Another lovely thing about this show is how accurate it is. It was filmed partially on-location in the geisha districts of Kyoto, and you can tell they worked very hard to keep things close to the tradition-focused and rarified air that the whole city exudes. There are cameos from real working geiko, there are many mentions of the traditional seasonality of geisha life, the kimono are stunning, and while there will invariably be the occasional slip-up when it comes to minute details or accessories, it’s very clear that all of the traditional elements of the show were done with a huge amount of respect and research, and love.

At its core, this is a show about the many forms of love. The passion an artist has for their craft, the connection of family (both genetic and found), and the unbreakable bond between two best friends. Whether you’re a fan of food, geisha, or just want something incredibly warm and soothing to watch, I can’t recommend this show enough. You can catch it on Netflix in the original Japanese with subtitles as well as dubbed into a multitude of languages. If you have Netflix and have any interest in geisha, food, Japanese culture, or just love warm uplifting television, I urge you to check it out!

Zen Garden Candy Kit

I’m home from California for now, so I’ll be back to posting pure unadulterated kimono content very soon! However, the night before I left Keith and I had fun with this adorable little kit where you make a zen garden out of candy and I thought I’d share it with you all.

Kansai_Gal sent us the kit (along with a candy bonsai kit which I left there and we’ll probably do next time I’m in California), and since I had to fly out the next day we decided to have a quiet night inside and I thought it would be a fun thing to do after dinner, and I was right.

The kit came with everything needed, even the little tray. I admit I was a bit sad the tray was cardboard and not actual wood, but it probably saved on weight and product cost so I understand. The fish were printed on the bottom of the tray, and you make a neat little jelly candy in the included mold that fits over the top to make the “pond” effect. Next step is to spread out the candy “sand”, which reminded me of Pixi Stix and tastes like Ramune soda. The realistic little rocks are actually candy-covered chocolate, and were surprisingly delicious.

It even came with an adorable little rake to make designs in the sand, but they honestly weren’t very visible.

I wasn’t expecting this to taste very good, frankly, but we ended up demolishing the whole thing within minutes. I highly suggest cutting off a little piece of jelly “pond” and dipping it in the “sand”, they balance each other out very well.

Overall this was a lot of fun! If you come across these kits I highly recommend getting one, just for the novelty of it. I’ve tried to find places selling it online and everyone is sold out, but maybe you’ll luck out.

Review – Sakuraco Japanese Candy & Snack Box

Sakura season is here! There’s no better time than to share with you the Sakuraco snack subscription box. Sakuraco were kind enough to send me this box for free but all opinions are my own. I’d been wanting to try this box for a while now, because the idea of a more traditional snack box really appealed to me. There are several others out there but they tend to focus more on modern junk food and otaku-type theming. Sakuraco stands out by offering a variety of very classic tastes and textures, and working directly with small Japanese businesses that have been producing these products for decades, if not longer. It felt like the perfect fit for a blog focusing on more traditional arts and cultures.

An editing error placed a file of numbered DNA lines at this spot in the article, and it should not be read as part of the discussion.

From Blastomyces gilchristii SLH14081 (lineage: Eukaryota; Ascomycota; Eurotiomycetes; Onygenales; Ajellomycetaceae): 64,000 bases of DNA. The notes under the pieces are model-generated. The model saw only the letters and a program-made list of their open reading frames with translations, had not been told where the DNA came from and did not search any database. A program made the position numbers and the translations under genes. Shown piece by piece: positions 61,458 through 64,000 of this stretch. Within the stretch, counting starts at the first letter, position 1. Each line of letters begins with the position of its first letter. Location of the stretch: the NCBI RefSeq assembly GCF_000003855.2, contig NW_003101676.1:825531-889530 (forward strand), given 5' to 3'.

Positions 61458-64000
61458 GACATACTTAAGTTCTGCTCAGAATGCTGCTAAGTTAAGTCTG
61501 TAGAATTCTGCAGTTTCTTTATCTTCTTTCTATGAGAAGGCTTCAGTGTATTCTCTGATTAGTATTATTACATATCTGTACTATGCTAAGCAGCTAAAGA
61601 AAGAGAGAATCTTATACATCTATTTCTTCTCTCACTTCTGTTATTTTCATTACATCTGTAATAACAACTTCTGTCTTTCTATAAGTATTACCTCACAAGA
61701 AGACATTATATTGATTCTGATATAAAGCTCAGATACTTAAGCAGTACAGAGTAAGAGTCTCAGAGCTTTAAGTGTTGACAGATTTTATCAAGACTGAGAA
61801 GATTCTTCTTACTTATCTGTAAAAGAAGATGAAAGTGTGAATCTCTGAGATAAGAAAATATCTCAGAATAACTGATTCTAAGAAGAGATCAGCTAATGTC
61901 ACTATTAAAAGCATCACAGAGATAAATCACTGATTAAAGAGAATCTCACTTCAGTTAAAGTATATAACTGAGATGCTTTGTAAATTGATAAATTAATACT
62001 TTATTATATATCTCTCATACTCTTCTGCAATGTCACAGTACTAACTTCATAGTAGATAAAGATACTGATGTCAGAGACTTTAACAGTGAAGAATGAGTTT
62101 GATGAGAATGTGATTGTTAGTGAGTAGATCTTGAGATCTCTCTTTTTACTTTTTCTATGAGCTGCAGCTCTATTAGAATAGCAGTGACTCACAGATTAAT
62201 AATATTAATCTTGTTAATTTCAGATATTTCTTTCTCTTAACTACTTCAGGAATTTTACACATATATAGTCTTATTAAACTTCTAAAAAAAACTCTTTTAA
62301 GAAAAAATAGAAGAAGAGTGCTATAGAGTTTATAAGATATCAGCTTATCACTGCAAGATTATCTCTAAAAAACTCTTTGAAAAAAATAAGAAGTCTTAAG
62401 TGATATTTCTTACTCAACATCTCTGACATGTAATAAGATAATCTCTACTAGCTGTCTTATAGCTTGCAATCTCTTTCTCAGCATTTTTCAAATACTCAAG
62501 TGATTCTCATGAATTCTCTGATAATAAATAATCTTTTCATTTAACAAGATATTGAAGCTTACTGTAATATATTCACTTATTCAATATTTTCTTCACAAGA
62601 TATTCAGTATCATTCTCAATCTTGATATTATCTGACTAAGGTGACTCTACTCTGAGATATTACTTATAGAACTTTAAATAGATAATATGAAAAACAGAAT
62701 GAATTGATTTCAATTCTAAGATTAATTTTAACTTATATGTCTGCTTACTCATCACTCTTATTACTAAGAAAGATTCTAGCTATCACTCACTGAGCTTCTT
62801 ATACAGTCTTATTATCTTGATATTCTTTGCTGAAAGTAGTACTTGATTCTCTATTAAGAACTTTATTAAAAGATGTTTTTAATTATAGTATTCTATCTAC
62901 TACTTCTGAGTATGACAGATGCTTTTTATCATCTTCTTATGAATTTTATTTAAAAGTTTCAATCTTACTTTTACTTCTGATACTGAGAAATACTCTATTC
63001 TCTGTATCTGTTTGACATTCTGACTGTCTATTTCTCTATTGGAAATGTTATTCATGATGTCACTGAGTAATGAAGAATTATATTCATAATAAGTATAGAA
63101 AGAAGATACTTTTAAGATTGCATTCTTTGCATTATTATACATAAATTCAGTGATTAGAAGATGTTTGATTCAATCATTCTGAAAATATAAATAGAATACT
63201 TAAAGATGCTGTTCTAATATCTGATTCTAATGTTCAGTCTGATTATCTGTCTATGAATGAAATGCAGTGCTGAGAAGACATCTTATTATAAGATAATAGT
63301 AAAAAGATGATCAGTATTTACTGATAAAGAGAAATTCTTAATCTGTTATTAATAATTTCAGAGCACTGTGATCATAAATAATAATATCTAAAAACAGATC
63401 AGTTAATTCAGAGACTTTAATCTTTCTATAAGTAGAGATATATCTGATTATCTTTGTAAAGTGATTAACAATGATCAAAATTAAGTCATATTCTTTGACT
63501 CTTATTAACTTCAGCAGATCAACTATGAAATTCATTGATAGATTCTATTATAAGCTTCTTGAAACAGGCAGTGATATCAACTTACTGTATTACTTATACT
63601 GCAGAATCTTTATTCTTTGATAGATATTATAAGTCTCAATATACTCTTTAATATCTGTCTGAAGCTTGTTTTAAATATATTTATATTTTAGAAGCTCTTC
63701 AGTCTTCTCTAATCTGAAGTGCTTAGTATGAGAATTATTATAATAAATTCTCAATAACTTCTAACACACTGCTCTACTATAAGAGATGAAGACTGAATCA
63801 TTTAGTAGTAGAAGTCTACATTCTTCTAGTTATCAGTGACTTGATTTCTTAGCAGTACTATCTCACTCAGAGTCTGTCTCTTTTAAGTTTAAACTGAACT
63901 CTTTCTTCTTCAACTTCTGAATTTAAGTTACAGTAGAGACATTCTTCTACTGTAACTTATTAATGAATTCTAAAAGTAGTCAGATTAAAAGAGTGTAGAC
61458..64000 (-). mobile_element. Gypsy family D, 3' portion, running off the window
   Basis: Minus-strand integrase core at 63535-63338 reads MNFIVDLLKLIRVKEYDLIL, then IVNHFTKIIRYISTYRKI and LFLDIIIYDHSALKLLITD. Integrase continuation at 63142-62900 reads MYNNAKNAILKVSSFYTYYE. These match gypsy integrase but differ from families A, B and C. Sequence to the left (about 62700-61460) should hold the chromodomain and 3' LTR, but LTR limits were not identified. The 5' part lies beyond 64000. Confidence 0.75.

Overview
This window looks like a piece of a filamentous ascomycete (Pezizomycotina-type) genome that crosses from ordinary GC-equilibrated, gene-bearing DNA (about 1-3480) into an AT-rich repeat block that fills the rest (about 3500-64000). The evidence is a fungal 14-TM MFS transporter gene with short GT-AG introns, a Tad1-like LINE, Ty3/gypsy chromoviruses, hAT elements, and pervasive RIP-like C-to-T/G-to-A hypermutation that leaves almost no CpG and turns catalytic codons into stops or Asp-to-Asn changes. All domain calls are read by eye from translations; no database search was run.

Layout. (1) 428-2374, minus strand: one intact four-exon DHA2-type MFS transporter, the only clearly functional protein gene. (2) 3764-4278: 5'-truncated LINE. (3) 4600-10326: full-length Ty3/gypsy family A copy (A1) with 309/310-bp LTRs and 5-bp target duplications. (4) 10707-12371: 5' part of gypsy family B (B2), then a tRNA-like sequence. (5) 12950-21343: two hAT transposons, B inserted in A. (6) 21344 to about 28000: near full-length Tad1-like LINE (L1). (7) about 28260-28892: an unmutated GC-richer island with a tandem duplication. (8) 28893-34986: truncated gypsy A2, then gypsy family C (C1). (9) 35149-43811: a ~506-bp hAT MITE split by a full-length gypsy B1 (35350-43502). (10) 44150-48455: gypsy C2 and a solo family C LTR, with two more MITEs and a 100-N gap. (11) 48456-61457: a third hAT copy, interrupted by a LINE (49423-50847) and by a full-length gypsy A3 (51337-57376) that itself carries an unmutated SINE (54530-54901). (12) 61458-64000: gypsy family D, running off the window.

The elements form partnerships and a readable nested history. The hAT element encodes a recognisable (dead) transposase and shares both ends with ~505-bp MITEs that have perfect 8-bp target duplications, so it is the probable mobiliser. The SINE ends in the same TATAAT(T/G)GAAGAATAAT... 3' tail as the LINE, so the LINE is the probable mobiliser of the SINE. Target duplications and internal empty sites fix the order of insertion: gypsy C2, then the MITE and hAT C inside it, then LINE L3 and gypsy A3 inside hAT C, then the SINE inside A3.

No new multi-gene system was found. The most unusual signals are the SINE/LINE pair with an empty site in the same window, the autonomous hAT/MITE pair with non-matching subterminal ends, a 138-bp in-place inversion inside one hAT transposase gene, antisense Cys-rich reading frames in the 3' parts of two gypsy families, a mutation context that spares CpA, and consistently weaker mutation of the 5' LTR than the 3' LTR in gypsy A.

I received the April box, themed all around Sakura Festival. Nearly everything in the box has a sakura flavour, with a few complementary items with apple flavour and a few savoury/spicy items to help balance out the flavour profile of the box. This was a great idea to break things up a bit, as sakura can be a bit cloying on its own.

My first thought is that this box is beautifully presented. The mailing box itself is wrapped in protective packing material but once you remove that the box is beautiful. I intend to keep mine for storage, and this would also make them fantastic for gifting purposes. Once open, the box is inviting and piques your interest with a beautiful art card and a glossy magazine explaining all the products inside. This magazine is beautifully laid-out and photographed, and especially helpful as a lot of the items only have Japanese writing on them.

Once inside, I was amazed at the sheer variety and quantity of products they were able to include in a relatively small box.

I decided to create a little “sample plate” for myself, as I knew I wouldn’t be able to try everything at once. My father also helped me try out a few of the products, which I’m sure was a very arduous task for him 😉 I tried to aim for a variety of products, from sweet jellies to classic mochi to spicy and crunchy crackers. I’m reviewing the box concept as a whole but I thought I’d share my feelings on a few of these items anyway, to give you a better idea of what you might receive should you choose to sign up.

Sakura Jelly – Absolutely beautiful, very refreshing, but very mild in taste. Very soft jelly, and a slightly ephemeral experience due to the light texture and flavour.
Sakura Kuzumochi – Smaller, slightly denser, and a lot more flavourful than the larger pink sakura jelly, and my favourite of the two.
Sakura Daifuku – A delightful little sakura mochi filled with anko paste. Comforting and reliable if you like mochi. I won’t lie, these look a bit like tiny little butt-holes with the way they were folded together, and that just made me love them even more.